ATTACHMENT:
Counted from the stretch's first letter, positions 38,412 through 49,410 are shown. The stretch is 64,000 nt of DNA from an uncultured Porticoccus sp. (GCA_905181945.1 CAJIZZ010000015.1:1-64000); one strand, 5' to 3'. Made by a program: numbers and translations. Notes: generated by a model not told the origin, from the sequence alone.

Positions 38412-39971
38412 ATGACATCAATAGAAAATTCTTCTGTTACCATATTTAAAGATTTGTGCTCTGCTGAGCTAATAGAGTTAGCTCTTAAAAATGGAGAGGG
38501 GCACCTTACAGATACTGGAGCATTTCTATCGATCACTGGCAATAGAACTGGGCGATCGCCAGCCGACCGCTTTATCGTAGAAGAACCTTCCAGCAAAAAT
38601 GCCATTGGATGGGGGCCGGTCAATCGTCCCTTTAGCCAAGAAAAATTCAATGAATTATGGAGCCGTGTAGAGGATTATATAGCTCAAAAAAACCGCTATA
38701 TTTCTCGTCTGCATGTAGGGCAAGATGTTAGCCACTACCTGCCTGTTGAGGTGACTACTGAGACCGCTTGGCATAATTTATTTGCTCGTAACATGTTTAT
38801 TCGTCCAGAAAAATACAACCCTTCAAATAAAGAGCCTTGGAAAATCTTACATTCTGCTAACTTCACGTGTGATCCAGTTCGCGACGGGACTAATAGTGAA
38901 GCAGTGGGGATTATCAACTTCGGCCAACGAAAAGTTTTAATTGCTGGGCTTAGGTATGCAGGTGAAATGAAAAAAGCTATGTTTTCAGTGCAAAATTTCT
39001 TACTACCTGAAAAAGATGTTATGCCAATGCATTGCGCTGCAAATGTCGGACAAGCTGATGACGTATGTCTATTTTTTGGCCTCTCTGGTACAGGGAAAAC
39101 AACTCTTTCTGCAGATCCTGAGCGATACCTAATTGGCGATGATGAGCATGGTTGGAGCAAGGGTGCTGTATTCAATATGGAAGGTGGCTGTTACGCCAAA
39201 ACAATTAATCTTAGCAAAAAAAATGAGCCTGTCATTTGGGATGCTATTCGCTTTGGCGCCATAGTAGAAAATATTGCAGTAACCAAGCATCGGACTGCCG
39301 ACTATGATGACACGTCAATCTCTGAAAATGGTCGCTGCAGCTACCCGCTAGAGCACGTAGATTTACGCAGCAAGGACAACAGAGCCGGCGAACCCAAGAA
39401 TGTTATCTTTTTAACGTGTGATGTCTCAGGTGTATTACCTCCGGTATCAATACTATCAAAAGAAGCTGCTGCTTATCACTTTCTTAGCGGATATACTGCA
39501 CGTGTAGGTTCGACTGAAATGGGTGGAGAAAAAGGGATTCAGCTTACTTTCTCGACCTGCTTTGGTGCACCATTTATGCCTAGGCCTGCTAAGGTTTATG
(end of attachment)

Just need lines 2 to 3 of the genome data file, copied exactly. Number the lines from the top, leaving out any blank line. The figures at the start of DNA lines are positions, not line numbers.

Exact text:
Positions 38412-39971
38412 ATGACATCAATAGAAAATTCTTCTGTTACCATATTTAAAGATTTGTGCTCTGCTGAGCTAATAGAGTTAGCTCTTAAAAATGGAGAGGG